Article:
- A Draft Cause & Effect Essay: Why I Hate Mathematics
- Draft Classification Essay: "Types of Shoppers"
- Draft a Descriptive Paragraph
- Draft Long, Revise Short
- Writing a Narrative Paragraph: Freewriting and Drafting
- The Writing Process
Etymology:From Old English, "drawing"
- Just get it down on paper, and then we'll see what to do about it."
- "Convince yourself that you are working in clay not marble, on paper not eternal bronze: let that first sentence be as stupid as it wishes. No one will rush out and print it as it stands. Just put it down; then another. Your whole first paragraph or first page may have to be guillotined in any case after your piece is finished: it is a kind of forebirth."
(Jacques Barzun, On Writing, Editing, and Publishing, 2nd ed. University of Chicago Press, 1986)
- "Though some sort of plan is almost always useful when drafting, resist any temptation at this stage to pin down every detail in its proper place. A huge investment in planning can hamper you during drafting, making it difficult to respond to new ideas and even new directions that may prove fruitful."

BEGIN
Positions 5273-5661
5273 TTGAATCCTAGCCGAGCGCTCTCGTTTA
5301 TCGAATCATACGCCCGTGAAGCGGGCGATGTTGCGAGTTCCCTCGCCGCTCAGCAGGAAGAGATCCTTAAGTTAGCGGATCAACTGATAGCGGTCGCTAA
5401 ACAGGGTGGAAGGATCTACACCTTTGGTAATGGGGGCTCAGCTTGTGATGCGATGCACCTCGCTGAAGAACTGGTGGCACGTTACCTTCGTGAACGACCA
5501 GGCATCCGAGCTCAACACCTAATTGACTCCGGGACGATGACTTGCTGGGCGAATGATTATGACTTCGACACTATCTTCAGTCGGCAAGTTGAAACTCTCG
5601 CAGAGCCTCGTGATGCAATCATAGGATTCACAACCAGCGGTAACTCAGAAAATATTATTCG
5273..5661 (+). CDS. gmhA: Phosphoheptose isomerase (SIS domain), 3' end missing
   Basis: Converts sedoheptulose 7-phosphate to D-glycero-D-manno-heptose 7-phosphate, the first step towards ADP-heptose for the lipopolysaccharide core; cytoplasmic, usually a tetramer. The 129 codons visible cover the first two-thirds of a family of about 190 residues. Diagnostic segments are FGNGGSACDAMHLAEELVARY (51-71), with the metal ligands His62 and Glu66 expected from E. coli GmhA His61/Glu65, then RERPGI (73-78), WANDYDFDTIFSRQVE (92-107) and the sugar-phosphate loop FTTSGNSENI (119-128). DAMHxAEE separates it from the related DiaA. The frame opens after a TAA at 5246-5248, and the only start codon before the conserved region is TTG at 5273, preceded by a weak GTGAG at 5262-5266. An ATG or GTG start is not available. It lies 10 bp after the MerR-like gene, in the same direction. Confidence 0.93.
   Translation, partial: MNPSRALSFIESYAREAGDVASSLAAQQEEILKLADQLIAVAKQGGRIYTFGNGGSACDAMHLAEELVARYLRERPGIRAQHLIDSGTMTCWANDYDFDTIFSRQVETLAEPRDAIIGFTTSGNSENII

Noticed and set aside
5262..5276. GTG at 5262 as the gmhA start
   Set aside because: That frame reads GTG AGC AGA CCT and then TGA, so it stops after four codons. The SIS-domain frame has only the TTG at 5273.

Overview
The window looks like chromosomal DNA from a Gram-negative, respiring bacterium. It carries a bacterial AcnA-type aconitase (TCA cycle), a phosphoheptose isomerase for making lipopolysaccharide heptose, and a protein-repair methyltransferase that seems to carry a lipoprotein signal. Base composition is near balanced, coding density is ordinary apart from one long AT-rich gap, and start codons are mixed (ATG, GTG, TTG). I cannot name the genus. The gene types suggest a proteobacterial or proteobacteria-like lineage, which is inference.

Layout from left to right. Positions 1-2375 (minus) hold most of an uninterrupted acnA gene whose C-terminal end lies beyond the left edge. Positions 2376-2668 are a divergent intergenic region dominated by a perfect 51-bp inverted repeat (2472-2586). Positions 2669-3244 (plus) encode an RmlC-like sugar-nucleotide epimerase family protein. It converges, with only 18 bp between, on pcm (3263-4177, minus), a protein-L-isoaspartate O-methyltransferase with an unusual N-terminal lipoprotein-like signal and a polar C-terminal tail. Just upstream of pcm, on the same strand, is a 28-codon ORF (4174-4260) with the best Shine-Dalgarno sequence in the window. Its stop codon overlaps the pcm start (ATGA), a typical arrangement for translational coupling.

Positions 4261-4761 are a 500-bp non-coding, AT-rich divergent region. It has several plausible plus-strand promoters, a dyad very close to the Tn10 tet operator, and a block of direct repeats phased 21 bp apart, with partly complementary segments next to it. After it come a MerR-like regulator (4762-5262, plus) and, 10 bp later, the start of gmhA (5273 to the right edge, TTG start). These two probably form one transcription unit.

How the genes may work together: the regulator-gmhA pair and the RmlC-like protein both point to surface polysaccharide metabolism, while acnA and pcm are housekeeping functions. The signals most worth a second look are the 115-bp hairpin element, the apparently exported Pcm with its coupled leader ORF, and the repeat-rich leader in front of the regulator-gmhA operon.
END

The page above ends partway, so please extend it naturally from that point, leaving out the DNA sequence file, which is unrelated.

(Jane E. Aaron, The Compact Reader. Macmillan, 2007)
- "[T]ry to make your early drafts as complete as possible at the time--that is, give each draft your best shot. Compose in complete sentences, break into paragraphs where necessary, and aim at a satisfying form. At the same time, allow time for second and third drafts and maybe more."
(Toby Fulwiler, The Working Writer. Prentice Hall, 1999)
- "Instead of finding errors or showing students how to patch up parts of their texts, we need to sabotage our students' conviction that the drafts they have written are complete and coherent. Our comments need to offer students revision tasks of a different order of complexity and sophistication from the ones they themselves identify, by forcing students back into the chaos, back to the point where they are shaping and reshaping their meaning.
"For if the content of a student text is lacking in substance and meaning, if the order of the parts must be rearranged significantly in the next draft, if paragraphs must be restructured for logic and clarity, then many sentences are likely to be changed or deleted anyway."
(Nancy Sommers, "Responding to Student Writing," in Concepts in Composition, ed. by Irene L. Clark. Erlbaum, 2003)